Bill will be well remembered for his particular idiosyncrasies.  Typically, he would give me a fun, formal greeting when we would see each other, like “Good Day, Sir”.  I loved responding with something like, “Good Morning, Good Sir”, and as soon as I called him good, he would reply with “There is no one good except one”   This is just a touch of his humor and style.  Often times, his personality was grating – he could talk too long or off subject for the social context or the work being done.  It is not always easy being with someone with such a strong personality, but the times were special and something which were uniquely Bill.

Secondly, Bill will be remembered for his mercy.  Bill was a man who helped out so many people, sometimes at the determinant of his family life.  He would leave the front garden unfinished, but rush off to help an elderly widow with a home issue or join a work gang of fellow Presbyterian’s.  He spent endless hours with children, teaching them new skills in electronics and making them feel special.  In particular, he would continually put pieces of hardware on the side for Eli Farney and help him with specific problems.  One day, my daughter came to GMI and Bill immediately put her to work as a cable tester.  She will always remember him this way – the kindly man who found something which she could do to help and took the time out of a busy day to teach her this skill.  He was known for training people throughout the world and helping out the new interns as they passed through GMI.  Personally, I felt his mercy in a great way.  More than anyone, Bill would check in with me on how my family was doing and managing my hectic work schedule.  My situation seemed to be ever present in his mind which gave me great comfort.

As I said, he was a man of great passion and courage.  To be a US based missionary living through donations is very difficult.  It is extremely hard to understand how difficult this is until you actually live it.  For Bill, he had a constant reminder of how dependent he AND THE FAMILY HE LOVED were dependent upon the good graces of others for their daily bread.  I wonder how many times Bill and Linda wondered if this was really worth it.  Bill had to be so strong (I’m sure many people thought stubborn!)  Yet, this is who God made him to be and he was true to his good, good Father.

I didn’t meet Bill until six years ago, after Mike O’Rear died.  I cannot imagine how horrible and hard this was.  Bill lost a friend, felt the need to help the O’Rear’s in any way, while having to run a ministry who was not prepared for this setback.  The fact that the O’Rear’s began to thrive again says much of who they are, but also about the support they received in prayer and materially from the Dickson’s.  In my limited viewpoint, this was the beginning of some very difficult times for Bill.

See, Bill and the rest of the board members decided to give over the leadership of this ministry that Mike and he had built to someone new to take it in new directions in the hope that it would flourish.  He supported the move, but over time many of the decisions made for the sake of the ministry were not the same as Mike and Bill may have made.  One of the hardest things for a man to give up is to give the work of his years to another person.  Bill handled it mightily, but there were decisions which were slowly rusting out his core.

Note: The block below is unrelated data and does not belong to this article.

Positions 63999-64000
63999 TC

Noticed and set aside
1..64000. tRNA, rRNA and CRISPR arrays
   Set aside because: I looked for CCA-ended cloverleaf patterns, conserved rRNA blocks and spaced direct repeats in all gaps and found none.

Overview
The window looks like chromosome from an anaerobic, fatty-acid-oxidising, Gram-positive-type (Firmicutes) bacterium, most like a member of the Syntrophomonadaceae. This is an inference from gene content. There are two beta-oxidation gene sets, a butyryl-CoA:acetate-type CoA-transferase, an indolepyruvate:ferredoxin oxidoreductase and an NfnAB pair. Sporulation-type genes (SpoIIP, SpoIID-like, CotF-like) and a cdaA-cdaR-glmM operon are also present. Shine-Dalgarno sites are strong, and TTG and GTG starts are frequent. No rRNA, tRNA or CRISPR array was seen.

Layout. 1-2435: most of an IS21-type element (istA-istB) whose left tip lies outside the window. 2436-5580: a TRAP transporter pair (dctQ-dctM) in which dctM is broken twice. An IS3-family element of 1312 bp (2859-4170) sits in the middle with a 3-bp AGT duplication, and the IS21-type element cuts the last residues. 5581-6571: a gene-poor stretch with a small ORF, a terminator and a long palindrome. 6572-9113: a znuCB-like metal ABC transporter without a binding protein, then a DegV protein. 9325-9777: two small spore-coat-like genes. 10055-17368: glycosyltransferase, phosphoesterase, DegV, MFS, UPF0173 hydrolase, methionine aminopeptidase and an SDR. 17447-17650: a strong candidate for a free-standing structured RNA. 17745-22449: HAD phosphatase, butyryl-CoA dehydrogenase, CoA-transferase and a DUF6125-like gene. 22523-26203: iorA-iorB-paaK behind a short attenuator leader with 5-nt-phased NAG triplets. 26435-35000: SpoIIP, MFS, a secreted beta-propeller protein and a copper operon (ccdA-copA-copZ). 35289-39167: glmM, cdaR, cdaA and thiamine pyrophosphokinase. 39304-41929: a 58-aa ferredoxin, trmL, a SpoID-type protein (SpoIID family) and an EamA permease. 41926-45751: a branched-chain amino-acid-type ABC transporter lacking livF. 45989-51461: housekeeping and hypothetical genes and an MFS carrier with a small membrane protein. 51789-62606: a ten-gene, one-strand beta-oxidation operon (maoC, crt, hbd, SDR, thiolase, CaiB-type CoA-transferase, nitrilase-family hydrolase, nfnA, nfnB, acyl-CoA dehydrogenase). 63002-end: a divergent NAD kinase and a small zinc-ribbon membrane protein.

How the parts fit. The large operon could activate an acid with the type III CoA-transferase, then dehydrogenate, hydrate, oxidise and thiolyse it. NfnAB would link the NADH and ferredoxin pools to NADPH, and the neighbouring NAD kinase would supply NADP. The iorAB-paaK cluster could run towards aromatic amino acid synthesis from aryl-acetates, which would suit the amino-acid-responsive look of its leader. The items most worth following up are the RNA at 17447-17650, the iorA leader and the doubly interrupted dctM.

Finally, this is what I will remember about Bill – the great grace which God gave him to push through those last years of GMI.  In those times when he was unintentionally hurt, he was able to run to the cross and find God’s immense arms to hide in.  There are some days, I don’t know how he did it, but he did.

You know, one of his biggest regrets was that when he got married that he was able to do all of overseas missionary trips while Linda stayed home.  Before they were married, Linda had been the world traveler.  How he was looking forward to spending more time going overseas with her and seeing her gifts being used.  Linda, I want you to know that everything is known in heaven.  You need to still do those trips and he will see them and experience them with you in a special way (that is if he isn’t too busy worshipping Jesus).

Both Mike and Bill died unexpectedly.  I don’t understand why God took Bill at the time that GMI closed because I saw a great future for him at LightSys.  I guess his memory will always be linked with that great mission agency and his future is for Kathy and Loren to live out.

When I heard that he died in a car accident hitting a tree, I immediately thought of Rich Mullins.  I believe Bill had a great respect for Rich and discussed his death with an intern at a one time.  They died the same way and in such an unexpected time.  After his death occurred, a simple vision came to me of Balaam and his donkey moving off the path because of the Angel in the way.  Well, it feels as if God said Bill’s its time to come to my mansion and his mechanical donkey took him home.

I won’t presume this is what happened, but for such a wonderful man, I can think of no better way to think of his death.  Tonight, my cup is full of tears.  Tomorrow, I will have one of those little Frosty’s at Wendy’s in his memory.  You will be missed, good friend.


George Halley


“‘If it is for this world only that we have hope, we are of all men most to be pitied’.  Sorry that in this fallen world it counts as good news that in order to live to a normal age we seem to have to let go of our minds and bodies bit by bit.  May the Lord maintain your joy and sense of humor through the un-fun stuff ahead.”